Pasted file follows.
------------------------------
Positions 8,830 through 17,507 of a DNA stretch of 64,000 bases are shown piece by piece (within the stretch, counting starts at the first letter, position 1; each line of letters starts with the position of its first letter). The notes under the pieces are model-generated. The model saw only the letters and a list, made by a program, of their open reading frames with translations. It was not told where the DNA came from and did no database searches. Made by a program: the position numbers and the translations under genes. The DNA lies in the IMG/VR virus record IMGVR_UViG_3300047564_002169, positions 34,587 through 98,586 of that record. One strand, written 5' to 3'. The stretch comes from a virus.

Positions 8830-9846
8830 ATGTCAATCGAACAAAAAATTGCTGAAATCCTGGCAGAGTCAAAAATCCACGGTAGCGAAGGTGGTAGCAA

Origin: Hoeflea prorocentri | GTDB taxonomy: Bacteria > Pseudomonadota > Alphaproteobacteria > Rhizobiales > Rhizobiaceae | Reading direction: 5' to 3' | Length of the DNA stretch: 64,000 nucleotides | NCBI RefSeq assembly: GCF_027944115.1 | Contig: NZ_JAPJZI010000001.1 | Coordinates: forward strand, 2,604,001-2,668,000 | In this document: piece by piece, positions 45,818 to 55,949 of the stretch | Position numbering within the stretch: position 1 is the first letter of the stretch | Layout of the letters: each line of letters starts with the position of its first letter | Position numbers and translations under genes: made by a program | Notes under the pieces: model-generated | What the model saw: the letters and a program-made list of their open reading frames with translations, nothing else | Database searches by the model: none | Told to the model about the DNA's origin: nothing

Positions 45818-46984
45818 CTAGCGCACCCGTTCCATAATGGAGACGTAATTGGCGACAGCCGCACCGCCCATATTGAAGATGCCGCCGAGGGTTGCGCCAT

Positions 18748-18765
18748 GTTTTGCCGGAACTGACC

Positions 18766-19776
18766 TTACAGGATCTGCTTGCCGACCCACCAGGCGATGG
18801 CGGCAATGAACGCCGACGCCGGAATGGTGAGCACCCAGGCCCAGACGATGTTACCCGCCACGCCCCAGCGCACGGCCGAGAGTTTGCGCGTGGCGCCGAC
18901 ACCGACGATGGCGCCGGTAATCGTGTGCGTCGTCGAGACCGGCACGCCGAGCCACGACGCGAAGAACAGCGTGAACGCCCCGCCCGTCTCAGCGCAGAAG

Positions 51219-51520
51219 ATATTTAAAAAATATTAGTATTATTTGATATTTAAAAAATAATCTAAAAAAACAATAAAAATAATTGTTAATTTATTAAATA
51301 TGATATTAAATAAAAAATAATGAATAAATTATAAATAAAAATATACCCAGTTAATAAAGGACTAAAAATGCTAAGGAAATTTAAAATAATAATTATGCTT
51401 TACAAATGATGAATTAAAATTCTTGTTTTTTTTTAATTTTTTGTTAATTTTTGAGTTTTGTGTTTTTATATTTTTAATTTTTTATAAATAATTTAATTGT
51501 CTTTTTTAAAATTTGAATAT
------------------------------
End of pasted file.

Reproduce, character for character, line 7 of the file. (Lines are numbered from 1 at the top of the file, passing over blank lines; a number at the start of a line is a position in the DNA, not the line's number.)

Positions 18748-18765